Meet the High School Students Running a Recycling Business

The Daily Yonder: Keep It Rural

It’s nice that big problems can have really useful solutions. In Cañon City, Colorado, they’re getting students the experience they need for future jobs while promoting the practice of reducing, reusing/repurposing, and recycling. Aligning with the high school’s mascot, they call it Tiger Recycling. 

Tiger Recycling is where teacher and volleyball coach Ken Cline meets regularly with students to disassemble and recycle electronics. 

Sure, they have all the traditional offerings for academic endeavors, but they’ve turned this one shop class into a business.

Some might even be so bold to say it’s an inspiration. 

Imagine a shop class that makes money. I can’t fathom anyone paying for the shelf I made in Mr. Goulette’s Woodworking in 1987, but this is a different time with completely different assignments. Finding a place that will responsibly end the life of your VCR is the new gold. 

If you’re in the area, or are amped for a road trip, simply call ahead to confirm your time before dropping off your unwanted electronics (please no refrigerators, freezers, and air conditioners.) Cañon City students will disembowel the beast and recycle what they can through their approved vendors. 

Like any other classroom, the kids are learning, but unlike some classrooms, they're super into it.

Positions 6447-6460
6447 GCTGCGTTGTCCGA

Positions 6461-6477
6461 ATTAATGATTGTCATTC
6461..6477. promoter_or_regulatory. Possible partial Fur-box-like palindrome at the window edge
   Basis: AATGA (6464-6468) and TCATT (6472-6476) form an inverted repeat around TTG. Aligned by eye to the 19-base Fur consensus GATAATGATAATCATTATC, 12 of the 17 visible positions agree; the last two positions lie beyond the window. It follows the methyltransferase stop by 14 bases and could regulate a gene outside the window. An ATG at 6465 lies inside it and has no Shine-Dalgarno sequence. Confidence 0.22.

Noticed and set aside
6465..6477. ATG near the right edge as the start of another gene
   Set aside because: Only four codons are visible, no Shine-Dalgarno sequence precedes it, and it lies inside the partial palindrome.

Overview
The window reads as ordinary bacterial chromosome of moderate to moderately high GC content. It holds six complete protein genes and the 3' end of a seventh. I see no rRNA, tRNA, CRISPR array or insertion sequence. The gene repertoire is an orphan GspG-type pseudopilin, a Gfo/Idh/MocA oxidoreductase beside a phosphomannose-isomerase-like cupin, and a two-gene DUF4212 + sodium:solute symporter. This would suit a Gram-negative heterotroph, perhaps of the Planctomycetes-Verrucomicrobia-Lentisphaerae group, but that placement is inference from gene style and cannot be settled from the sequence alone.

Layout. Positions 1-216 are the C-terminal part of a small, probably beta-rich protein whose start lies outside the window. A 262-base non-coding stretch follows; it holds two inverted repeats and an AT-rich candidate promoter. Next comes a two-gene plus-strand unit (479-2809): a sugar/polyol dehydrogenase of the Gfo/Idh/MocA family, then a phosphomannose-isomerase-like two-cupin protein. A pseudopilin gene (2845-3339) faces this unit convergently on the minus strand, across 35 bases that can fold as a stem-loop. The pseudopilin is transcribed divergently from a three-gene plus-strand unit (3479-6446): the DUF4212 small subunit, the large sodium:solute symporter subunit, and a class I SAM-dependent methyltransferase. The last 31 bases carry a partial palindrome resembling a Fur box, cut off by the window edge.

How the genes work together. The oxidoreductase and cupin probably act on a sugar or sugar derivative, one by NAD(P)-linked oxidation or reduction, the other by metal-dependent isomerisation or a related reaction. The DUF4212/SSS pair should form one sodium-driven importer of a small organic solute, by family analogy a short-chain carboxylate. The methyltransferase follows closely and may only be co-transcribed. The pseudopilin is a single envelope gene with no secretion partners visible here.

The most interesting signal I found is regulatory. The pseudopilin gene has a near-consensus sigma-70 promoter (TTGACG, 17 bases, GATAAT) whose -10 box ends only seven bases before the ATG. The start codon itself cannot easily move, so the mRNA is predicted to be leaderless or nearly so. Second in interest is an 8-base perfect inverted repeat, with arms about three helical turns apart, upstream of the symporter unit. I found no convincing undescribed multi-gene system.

The students of Tiger Recycling learn about tools, technology, shop safety and teamwork, but they also get a regular dose of business. These students are answering phones and learning day-to-day administration; they’re coming up with marketing ideas to share what they’re doing. And they’ve discovered that if they don’t do the work required by their recycling vendors, then the class doesn’t make money. Without money, they can’t buy the tools they need. 

The lessons are many from the mostly nondescript building behind the main building of Cañon City High School. Maybe the most important is the one that Tiger Recycling teaches us: there is a canyon between what we're doing and what we need to do. The kids at Tiger recycling are here to show you how to build that bridge.

This article first appeared on The Daily Yonder and is republished here under a Creative Commons license.DY wordmark favicon